First, I think it important that KU maintain transparency about post-graduation outcomes for students, chiefly placement rates, starting pay, or graduate school admission rates across meaningfully sized groups of students by major (e.g., accounting, journalism, French, Latin American studies, etc.). Too many students -- and too many professors -- foster delusions such as that it doesn't matter what a student studies, the skills that are acquired, or how the student performs but rather that higher education is merely an idiosyncratic mind-opening experience to be savored for its own sake. How precious.

That said, how much more nannying do these millennials need? Do faculty members really need to counsel students how to complete job applications (hint: avoid misspellings -- and don't use purple crayon). A couple keystrokes at a search engine will generate hundreds of websites on job hunting do's and don't's for soon-to-be college graduates; do we really need a KU-branded "this is how you become an adult and get a job" set of experiences that mirrors the "this is how you go to class, study, and budget your time" effort that KU already feels compelled to supply to clueless millenials as part of our "student success" endeavor? Every term my KU unit sponsors employer roundtables and resume workshops -- yet only a fraction of the students take advantage of these experiences. You can lead a horse to water . . .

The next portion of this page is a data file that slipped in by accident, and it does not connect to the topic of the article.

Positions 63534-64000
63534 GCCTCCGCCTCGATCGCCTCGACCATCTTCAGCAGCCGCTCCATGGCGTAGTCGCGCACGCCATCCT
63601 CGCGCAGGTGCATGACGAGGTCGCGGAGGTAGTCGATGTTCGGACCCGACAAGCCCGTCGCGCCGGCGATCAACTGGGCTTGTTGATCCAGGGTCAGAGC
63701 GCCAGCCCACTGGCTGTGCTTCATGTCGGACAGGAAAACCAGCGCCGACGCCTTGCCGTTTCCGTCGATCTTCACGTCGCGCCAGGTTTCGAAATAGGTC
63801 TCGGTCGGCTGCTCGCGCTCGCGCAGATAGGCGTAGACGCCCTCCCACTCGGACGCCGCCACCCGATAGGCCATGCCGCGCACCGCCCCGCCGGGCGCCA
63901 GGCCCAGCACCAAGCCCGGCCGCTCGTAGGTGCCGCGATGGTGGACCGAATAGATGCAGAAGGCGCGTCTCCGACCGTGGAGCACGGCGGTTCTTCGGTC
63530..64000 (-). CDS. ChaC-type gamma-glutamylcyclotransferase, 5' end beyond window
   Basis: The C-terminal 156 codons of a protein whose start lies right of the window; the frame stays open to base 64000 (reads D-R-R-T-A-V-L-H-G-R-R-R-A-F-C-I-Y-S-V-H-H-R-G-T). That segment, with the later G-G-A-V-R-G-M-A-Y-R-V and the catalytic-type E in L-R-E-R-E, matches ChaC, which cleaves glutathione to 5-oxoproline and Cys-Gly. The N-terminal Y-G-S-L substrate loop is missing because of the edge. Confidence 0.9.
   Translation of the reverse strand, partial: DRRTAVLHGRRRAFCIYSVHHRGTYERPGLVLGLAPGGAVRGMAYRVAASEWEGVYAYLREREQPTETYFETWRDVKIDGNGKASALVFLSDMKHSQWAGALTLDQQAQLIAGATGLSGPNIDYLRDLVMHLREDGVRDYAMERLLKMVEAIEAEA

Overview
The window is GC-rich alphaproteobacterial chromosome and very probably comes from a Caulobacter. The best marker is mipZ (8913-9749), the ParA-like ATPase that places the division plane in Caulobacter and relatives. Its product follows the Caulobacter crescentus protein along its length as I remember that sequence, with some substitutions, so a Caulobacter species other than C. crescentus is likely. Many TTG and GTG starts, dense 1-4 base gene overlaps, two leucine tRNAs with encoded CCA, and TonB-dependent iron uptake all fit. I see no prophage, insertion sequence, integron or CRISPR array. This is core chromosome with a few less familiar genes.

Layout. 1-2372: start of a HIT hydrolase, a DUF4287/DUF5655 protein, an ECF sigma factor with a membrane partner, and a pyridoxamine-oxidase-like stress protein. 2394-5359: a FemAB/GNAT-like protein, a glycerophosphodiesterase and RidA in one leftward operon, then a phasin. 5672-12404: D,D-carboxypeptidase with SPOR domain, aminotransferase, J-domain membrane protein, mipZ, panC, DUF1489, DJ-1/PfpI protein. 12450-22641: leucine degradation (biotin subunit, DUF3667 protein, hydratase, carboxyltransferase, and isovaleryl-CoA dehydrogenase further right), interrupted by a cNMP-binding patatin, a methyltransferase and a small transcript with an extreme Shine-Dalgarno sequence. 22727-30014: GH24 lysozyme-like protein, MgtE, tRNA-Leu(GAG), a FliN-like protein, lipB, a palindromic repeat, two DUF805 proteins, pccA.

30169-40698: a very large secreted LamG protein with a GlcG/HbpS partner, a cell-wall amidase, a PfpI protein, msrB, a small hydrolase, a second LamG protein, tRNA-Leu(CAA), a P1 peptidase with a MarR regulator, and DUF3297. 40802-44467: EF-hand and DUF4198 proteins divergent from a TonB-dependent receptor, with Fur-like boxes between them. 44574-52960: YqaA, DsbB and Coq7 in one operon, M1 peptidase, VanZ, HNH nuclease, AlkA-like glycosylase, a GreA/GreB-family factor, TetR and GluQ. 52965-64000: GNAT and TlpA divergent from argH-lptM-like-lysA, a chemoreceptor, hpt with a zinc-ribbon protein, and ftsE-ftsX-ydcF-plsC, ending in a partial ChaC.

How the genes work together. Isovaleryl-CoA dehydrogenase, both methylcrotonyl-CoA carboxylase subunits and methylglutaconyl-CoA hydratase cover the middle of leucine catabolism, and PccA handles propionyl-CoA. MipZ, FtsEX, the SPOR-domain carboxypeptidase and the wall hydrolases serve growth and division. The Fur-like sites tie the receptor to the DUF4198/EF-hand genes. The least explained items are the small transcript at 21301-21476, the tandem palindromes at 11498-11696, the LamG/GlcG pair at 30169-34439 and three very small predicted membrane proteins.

In short, yes KU can do more, but this generation of students -- and their parents -- need to get their heads in the game, too. Providing the skill sets demanded by the market is KU's mission; nailing down the job is the student's. Wake up, grow up and smell the globalization, millennials.